BY ISN STAFF | October 2, 2023
In August 2023, the Catholic Ethical Purchasing Alliance (CEPA) gathered institutional leaders from Catholic high schools and universities and secular workers’ rights organizations in Morganton, North Carolina, at The Industrial Commons for a two-day immersion to reflect on the impact of purchasing practices both in their institution and society at large. Institutions represented were the University of Dayton, Cardinal Gibbons High School, Bishop O’Dowd High School, the Garment Worker Center, and the Sweatfree Purchasing Consortium.
The Industrial Commons is a cooperative ecosystem of businesses and organizations working to build a more just garment industry by centering workers’ rights, living wages, and sustainability throughout the production process. These commitments have made them key CEPA partners as the Alliance provides support to institutions seeking to integrate the values of sustainability and workers’ rights into their purchasing decisions.
Throughout the immersion, participants had the opportunity to tour facilities and learn about the key partners in the ethical clothing manufacturing community. They began at Carolina Textile District, a member-governed and member-driven network of values-aligned textile manufacturers in North and South Carolina. Participants then toured Opportunity Threads, a worker-owned cooperative cut-sew factory primarily operated by migrants from Guatemala who now own and operate the facility within the cooperative model.
The next tour was with Material Return, which works with local manufacturers and national brands to transform textile waste into new products. Material Return models a circular economy, which is an economic system based on the reuse and regeneration of materials or products, especially as a means of continuing production in a sustainable way. At Material Return, fabrics and threads that would have gone to waste are instead used to create new products such as beanies and socks. This model of circularity benefits the environment, local economies, workers, and values-aligned clients.
After a full day of facility tours at The Industrial Commons in Morganton, participants traveled to Burlington, North Carolina, to a partner of the Carolina Textile District, TS Designs, a t-shirt manufacturing business focused on local sourcing, low carbon emissions, and corporate responsibility. Using the triple-bottom-line business model, which focuses on three equally important bottom lines: People, the Planet, and Profits, Eric Henry, founder and president of TS Designs, has crafted a t-shirt with full transparency from the growing of the cotton to the dyeing and printing process. He and his organization know who made it and the effect it has had on the planet in each step of the process.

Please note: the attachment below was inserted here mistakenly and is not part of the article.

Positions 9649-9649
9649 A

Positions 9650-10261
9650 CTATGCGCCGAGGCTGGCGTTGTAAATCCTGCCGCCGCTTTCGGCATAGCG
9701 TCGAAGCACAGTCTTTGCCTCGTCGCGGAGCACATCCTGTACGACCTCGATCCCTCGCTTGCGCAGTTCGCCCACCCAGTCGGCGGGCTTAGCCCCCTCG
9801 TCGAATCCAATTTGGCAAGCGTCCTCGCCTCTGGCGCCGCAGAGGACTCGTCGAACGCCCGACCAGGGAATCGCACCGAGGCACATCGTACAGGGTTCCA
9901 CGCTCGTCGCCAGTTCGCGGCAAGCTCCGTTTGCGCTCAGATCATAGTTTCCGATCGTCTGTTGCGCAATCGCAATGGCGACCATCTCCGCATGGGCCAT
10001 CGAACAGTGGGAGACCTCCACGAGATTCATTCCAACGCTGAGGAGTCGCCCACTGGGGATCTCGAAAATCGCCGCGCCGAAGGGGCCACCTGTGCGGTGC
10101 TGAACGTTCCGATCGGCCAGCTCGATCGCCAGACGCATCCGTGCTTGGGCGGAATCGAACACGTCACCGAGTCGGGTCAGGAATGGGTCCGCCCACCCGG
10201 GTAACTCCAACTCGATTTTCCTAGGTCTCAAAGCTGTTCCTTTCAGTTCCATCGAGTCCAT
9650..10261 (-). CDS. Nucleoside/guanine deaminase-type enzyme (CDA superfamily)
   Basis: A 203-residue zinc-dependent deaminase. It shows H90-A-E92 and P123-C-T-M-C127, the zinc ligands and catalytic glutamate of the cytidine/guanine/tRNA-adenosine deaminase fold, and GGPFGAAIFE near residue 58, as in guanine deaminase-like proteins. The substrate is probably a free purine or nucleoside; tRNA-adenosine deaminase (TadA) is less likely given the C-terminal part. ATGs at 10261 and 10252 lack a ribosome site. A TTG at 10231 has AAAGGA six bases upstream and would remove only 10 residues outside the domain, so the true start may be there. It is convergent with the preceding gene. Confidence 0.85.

Apparel made from this transparent, ethical production process is already having an impact at CEPA-partnered schools. While at TS Designs, participants were looking through a box of t-shirts, and Sarah Richard, student engagement coordinator at the Hanley Sustainability Institute at University of Dayton, found a copy of the exact t-shirt she was wearing, which was made for her university by TS Designs.
The immersion presented an opportunity for leaders in ethical purchasing and Catholic institutions to gather and learn more about the work of creating clothing and the ways in which individuals and institutions can make purchasing choices that align with protecting the rights and dignity of workers and the planet.
When asked about the impact of the immersion overall, Richard reflected, “I really enjoyed the opportunity to see firsthand an example of what’s possible. In the classroom, we often talk about the issues in our supply chain and while we present the theory of change, to be able to meet the people waking up and doing this work every day, is quite inspiring.”
“The mini-immersion provided an opportunity for leaders in various institutions to come together and find ways to create a path for a more ethical purchasing model in their institutions,” said Grace Adams, Catholic Ethical Purchasing Alliance coordinator. “We were lucky to have representatives from Catholic high schools, the University of Dayton—our first CEPA university—, and leaders within this work at the Garment Workers Center and the Sweatfree Purchasing Consortium present to learn about ways our institutions can honor the dignity of workers and the earth through purchasing policies and decisions.”